Saturday, July 02, 2011

Volcanic Ash and the Balancings of the Clouds

The ash cloud from the Icelandic volcano Eyjafjallajökull in 2010 challenged scientific knowledge. While further understanding has been gathered, the recent eruption of Grimsvotn has revealed much of the lack of knowledge on the part of many about these things in spite of their claims. Now the Government has appointed an Ash Cloud Tsar, a scientist who is to give them the exact knowledge they need. There has been much debate about the computer forecasts of the ash cloud made by the Met Office’s Volcanic Advisory Centre. The computer model – called NAME – takes into account wind and rain patterns to predict the movement and concentration of the ash cloud up to altitudes of 55,000 feet. It also estimates the type of ash spewing out of the volcano in terms of the size, shape and hardness of volcanic ash particles.

In spring 2010 scientists conducted three flights into the Eyjafjallajökull volcanic ash cloud to collect air samples. They made new discoveries. 'Each volcano has its own character', they concluded. 'We found that hydrocarbon concentrations were up to 70% lower inside the Eyjafjallajökull ash cloud than outside.' They found that the ash plume contained not only the common volcanic gas sulfur dioxide, but also free chlorine radicals. Chlorine radicals are extremely reactive and even tiny amounts that can have a profound impact on local atmospheric chemistry. They are able to confirm that it was dangerous to attempt to fly through the cloud whereas at the time noone really knew for sure.

The media have referred foolishly to the forces of "mother nature" or being in "the lap of the gods" rather than acknowledge our helplessness, despite this knowledge, in response to divine providence. Those, such as ourselves, who found their travel plans affected by these work of providence should come to see our times are in his hands.

In the book of Job, Elihu asks, "Can any understand the spreadings of the clouds?" (Job 36:29). Elihu well knew something of their formation and composition. "He bindeth up the waters in his thick clouds, and the cloud is not rent under them" (Job 26:8). Yet he acknowledged the real limits of his knowledge. He asks does anyone fully know the "balancings of the clouds" (Job 37:16), how millions of tons of water are suspended and sustained in the thinnest parts of the atmosphere even though water is heavier than air. Air currents may keep them aloft for a while, but who controls and directs the wind? There may be various theories based on ever closer analysis but if we are wise we must come to acknowledge and bow to the providence of God.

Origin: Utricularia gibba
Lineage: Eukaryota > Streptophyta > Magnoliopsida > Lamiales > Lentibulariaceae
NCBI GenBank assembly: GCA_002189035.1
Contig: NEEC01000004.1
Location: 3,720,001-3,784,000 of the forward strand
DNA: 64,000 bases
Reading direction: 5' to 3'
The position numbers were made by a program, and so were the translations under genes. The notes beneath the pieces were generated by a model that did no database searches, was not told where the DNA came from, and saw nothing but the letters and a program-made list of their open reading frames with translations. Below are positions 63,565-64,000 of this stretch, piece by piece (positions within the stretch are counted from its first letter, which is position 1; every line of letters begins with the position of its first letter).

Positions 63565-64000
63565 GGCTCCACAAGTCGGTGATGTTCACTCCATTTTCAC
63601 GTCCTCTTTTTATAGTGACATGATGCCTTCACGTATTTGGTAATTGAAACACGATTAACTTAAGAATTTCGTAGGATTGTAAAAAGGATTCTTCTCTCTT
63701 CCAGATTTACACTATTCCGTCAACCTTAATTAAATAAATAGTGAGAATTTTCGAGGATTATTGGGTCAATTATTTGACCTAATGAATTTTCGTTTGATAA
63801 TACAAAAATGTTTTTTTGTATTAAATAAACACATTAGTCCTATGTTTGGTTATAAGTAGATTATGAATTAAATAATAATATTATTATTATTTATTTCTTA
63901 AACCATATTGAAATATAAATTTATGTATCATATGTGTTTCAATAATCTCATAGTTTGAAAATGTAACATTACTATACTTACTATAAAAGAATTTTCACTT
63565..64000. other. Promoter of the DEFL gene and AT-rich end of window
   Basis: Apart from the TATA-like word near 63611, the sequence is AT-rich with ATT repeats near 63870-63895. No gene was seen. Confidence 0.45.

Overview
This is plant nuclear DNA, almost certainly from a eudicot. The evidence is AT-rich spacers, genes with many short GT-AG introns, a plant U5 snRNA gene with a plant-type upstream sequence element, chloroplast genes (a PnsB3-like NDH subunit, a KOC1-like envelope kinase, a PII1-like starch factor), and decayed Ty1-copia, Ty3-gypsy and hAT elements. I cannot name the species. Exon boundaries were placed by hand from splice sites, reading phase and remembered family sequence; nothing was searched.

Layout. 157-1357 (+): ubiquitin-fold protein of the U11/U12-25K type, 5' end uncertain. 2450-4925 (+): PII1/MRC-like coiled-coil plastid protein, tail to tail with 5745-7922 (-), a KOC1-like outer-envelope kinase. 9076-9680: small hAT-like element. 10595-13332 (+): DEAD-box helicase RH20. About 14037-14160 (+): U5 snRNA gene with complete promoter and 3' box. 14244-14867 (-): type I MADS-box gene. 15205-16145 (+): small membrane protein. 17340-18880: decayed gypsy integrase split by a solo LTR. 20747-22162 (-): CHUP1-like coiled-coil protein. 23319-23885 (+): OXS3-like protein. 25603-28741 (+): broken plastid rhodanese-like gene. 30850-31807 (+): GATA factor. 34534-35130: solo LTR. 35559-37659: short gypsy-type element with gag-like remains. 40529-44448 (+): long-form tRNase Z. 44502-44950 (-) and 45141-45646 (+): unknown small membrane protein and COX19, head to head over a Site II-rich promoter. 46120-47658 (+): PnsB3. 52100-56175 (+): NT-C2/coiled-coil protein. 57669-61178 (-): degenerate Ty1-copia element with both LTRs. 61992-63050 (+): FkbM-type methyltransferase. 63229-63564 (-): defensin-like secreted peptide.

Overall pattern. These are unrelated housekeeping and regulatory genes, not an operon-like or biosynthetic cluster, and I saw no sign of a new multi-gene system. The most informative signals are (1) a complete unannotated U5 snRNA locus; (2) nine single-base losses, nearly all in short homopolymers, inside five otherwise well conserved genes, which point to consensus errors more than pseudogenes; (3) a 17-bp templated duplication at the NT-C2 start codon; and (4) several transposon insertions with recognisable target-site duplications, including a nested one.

“Hearken unto this, O Job: stand still and consider the wondrous works of God. Dost thou know when God disposed them [i.e., the winds and clouds, the thunder and lightning, the frost and rain], and caused the light of His cloud to shine? Dost thou know the balancing of the clouds, the wondrous works of Him who is perfect in knowledge” (Job 37:14-16).

"Touching the Almighty, we cannot find him out: he is excellent in power, and in judgment, and in plenty of justice: he will not afflict. Men do therefore fear him: he respecteth not any that are wise of heart" (Job 37:23-24). This is the lesson to be drawn from considering the mighty, wise and holy works of providence.

"Men should therefore stand in awe of him, and beware of quarrelling with his conduct, for he regards none who are wise in their own conceit, or who dare contend with their Maker, or presume to censure his proceedings." (John Brown of Haddington)